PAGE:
The National Hockey League’s (NHL) owners’ lockout of players is a rather fascinating multi-layered story. The NHL will not have a preseason this autumn. There is a small chance the entire schedule will not be played, and the longer the dispute goes, the more games will be canceled.
On October 1, Senators Robert Menendez and Frank Lautenberg sent letters to NHL Commissioner Gary Bettman and the Executive Director of the NHL Players’ Association Donald Fehr nudging them to hammer out a settlement. In the letter there was some mention of the economic impact that would occur in Newark if the New Jersey Devils did not host any NHL games in the foreseeable future.
The elected officials are worried that the part-time and in some cases per diem employees who take tickets or sell beer are without jobs. There is worry that local businesses around arenas that house NHL games will suffer. And while that is true, people who would have gone to hockey games are spending entertainment dollars elsewhere.
The two New Jersey senators have a hammer though. But it is a hammer never used. Since the NHL owners greatly benefit from the 1984 Cable TV Act, which saved networks like ESPN, and since there is cable TV socialism where everyone pays for basic and basic expanded and sports has a huge revenue generator, they could change the cable TV rules and implement a system where people would have the choice in what they buy instead of the all or nothing approach. That change in the 1984 Cable TV Act, if passed by Congress and signed by a president, would change the landscape of sports. But, there is no appetite on Capitol Hill to change anything about the cable TV industry.
Sports is ruled by TV money in the U.S. There are some NHL owners who own not only the multiple systems operations but cable TV networks. The New York Rangers ownership has Cablevision, and the Philadelphia Flyers ownership has Comcast. The Colorado Avalanche ownership has Altitude. The Boston Bruins ownership has about one fifth of the New England Sports Network (NESN).
There is some complaint that owners in the NHL are not interested in revenue sharing. That is not true. Dolan’s Rangers franchise is sharing TV money with the Buffalo Sabres, New Jersey Devils, and the New York Islanders by buying those franchise’s cable TV rights for significant dollars. Comcast is sharing TV dollars with every team in the league as the NBC Sports Network has the national cable TV contract in the U.S. Comcast, in addition to holding the Flyers’ cable TV rights, has the San Jose Sharks, the Chicago Blackhawks, the Washington Capitals and shows Vancouver Canucks games on the company’s Pacific northwest network. Comcast has partnerships with the Chicago Blackhawks, as well as the Jerry Reinsdorf’s Chicago Bulls and White Sox and the Chicago Cubs, in the operation of the Chicago regional sports network.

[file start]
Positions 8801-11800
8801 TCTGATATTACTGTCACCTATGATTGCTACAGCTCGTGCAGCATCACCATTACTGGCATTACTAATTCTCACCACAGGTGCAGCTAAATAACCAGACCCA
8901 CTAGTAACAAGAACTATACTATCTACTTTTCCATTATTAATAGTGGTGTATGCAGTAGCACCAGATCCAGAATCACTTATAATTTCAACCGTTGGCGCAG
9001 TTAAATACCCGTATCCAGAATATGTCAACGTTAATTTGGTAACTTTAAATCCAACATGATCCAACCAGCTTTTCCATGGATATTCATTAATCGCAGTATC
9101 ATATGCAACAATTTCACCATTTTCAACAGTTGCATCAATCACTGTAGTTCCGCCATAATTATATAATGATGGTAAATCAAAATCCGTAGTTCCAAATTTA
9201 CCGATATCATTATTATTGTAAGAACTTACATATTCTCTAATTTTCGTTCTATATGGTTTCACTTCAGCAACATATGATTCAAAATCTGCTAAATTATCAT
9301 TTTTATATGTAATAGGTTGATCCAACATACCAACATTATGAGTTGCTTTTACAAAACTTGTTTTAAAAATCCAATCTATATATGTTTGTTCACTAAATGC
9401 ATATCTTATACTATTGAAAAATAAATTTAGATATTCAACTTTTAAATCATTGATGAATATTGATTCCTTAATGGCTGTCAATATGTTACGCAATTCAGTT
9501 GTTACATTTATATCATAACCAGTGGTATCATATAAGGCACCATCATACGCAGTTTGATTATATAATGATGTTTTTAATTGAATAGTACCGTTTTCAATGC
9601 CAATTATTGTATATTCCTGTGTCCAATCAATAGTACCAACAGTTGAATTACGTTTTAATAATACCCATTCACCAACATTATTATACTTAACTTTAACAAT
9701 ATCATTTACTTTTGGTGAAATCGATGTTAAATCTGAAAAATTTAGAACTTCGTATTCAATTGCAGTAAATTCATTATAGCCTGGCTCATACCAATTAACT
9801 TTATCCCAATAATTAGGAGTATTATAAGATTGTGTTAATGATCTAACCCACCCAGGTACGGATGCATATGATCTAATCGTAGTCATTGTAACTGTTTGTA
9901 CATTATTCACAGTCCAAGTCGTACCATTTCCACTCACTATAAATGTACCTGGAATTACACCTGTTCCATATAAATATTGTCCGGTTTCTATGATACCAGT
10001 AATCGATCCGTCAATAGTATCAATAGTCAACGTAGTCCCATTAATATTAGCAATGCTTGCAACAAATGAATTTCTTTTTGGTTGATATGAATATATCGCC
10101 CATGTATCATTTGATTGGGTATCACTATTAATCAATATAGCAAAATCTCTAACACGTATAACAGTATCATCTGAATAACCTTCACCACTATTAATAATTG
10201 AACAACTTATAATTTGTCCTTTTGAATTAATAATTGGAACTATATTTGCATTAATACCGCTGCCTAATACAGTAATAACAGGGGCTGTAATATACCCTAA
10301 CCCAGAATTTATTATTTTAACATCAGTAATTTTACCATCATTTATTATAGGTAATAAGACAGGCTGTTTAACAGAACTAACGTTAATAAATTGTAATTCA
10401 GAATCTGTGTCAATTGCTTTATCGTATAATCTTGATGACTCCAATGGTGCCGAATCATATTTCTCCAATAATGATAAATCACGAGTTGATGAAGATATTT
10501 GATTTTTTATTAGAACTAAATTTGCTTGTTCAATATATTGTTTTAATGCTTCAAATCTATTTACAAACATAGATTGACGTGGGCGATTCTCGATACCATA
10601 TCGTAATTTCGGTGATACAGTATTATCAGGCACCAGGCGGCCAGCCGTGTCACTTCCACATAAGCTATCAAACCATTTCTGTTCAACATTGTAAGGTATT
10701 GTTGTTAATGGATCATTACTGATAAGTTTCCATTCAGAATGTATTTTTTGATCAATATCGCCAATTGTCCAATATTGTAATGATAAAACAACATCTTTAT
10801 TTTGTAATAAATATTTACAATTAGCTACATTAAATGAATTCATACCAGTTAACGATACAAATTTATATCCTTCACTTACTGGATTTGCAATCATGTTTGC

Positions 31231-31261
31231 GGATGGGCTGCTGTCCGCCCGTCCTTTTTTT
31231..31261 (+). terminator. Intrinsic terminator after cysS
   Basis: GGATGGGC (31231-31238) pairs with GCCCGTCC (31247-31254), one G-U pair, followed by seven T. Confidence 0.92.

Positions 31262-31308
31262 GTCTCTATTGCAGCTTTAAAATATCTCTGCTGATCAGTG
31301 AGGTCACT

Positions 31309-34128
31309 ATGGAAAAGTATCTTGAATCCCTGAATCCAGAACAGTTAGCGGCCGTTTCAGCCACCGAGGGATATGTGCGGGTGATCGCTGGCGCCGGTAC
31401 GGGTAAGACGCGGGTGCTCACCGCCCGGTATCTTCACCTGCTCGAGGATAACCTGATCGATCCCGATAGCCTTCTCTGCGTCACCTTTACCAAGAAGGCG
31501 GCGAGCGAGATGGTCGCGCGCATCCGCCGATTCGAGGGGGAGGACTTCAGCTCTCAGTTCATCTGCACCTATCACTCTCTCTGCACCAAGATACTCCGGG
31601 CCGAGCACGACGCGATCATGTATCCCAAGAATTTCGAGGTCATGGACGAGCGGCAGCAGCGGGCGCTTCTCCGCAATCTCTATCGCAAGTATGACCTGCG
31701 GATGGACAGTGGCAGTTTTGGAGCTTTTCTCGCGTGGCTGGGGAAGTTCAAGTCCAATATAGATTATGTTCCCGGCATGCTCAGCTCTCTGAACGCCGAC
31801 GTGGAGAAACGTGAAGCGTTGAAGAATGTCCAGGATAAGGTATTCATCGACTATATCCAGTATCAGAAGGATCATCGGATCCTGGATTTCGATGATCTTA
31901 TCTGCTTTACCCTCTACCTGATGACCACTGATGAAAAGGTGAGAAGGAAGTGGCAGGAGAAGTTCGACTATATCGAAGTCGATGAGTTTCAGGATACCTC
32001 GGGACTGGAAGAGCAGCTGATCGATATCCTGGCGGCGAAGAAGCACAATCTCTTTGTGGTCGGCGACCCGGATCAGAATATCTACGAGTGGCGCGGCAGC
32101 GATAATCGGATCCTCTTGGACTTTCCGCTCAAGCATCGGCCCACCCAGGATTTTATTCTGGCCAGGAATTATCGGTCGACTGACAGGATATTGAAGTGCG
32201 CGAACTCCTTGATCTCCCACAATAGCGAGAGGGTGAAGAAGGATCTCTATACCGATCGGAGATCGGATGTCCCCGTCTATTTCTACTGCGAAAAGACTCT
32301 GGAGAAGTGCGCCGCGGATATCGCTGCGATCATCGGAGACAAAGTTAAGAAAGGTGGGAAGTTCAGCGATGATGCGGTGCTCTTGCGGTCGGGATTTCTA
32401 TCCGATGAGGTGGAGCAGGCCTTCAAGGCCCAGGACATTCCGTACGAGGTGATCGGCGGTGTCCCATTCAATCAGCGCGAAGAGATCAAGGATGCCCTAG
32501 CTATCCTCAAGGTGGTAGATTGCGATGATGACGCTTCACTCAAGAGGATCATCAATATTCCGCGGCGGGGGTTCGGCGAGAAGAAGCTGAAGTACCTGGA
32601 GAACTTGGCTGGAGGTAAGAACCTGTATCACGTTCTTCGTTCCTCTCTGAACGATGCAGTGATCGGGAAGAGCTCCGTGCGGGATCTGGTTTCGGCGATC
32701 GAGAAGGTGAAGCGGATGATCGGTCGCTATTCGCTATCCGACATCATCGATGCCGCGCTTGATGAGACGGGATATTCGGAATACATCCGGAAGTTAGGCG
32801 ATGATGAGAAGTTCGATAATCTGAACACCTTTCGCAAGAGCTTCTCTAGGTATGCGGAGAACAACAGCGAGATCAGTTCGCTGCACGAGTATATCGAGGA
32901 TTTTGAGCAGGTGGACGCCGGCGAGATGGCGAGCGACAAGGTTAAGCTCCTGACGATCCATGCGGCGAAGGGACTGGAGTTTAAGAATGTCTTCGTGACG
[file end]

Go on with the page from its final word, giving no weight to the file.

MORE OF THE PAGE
Brian Roberts’ Comcast has the NBC Sports Network up and going and the NHL is the network’s centerpiece. Roberts needs the NHL programming to fill time and get an audience. Roberts can put pressure on the league to get a deal done immediately, yet Roberts’ Flyers franchise is part of the 29 owners grouping that has locked the players out.
The cable TV monies will flow into team’s coffers even if games are not played and TV programming is not there. The NHL’s corporate partners have been mum on the lockout, and despite some talking from a few politicians, there is no pressure from elected officials to get both sides to hammer out an agreement.
Phil Anschutz’s AEG has various arena management contracts including Newark, New Jersey, where Jeffery Vanderbeek’s New Jersey Devils play. The partnerships within sports are complex and leads to the question of what really constitutes hockey revenue.
Meanwhile, players are seeking employment elsewhere. Players have a choice: they can sit out the lockout and return when the locks are taken away or go elsewhere. Many have decided that Europe is a good option and have signed contracts at probably far less money than in the NHL. But in doing so, they have taken away the ability of lesser talented players who play in Europe to make a living. To players, it is just a business as well.
The fans loyalty is something that both owners and players expect. However, many dedicated fans cannot afford to see several games in person because the cost of tickets is too high for their income level, so the dedicated fan has to budget money for their sports addiction or just watch games on TV.
The loyal fan in Edmonton is now wondering if team’s owner Daryl Katz will move the franchise if the city cannot find hundreds of millions of dollars to build a new arena with all of the revenue toys owners like luxury boxes, club seats, a mall with restaurants and concessions underneath the stands and the ability to keep up to 92 percent of building revenues with just eight percent going to pay down the taxpayers investment in the building. U.S. laws allow that, in Canada, though, the formula is different.
Quebec City and Markham, Ontario, are ready to spend hundreds of millions of loonies for an arena for entertainment. It is huge business and that is what the NHL lockout 2012 is all about. It is business, nothing personal for the fans. At some point the owners and players will come to a new agreement on a collective bargaining agreement.
Evan Weiner, the winner of the United States Sports Academy’s 2010 Ronald Reagan Media Award, is an author, radio-TV commentator and speaker on “The Politics of Sports Business.” He can be reached at firstname.lastname@example.org. His book “The Business and Politics of Sports, Second Edition” is available at www.bickley.com and Amazon.com.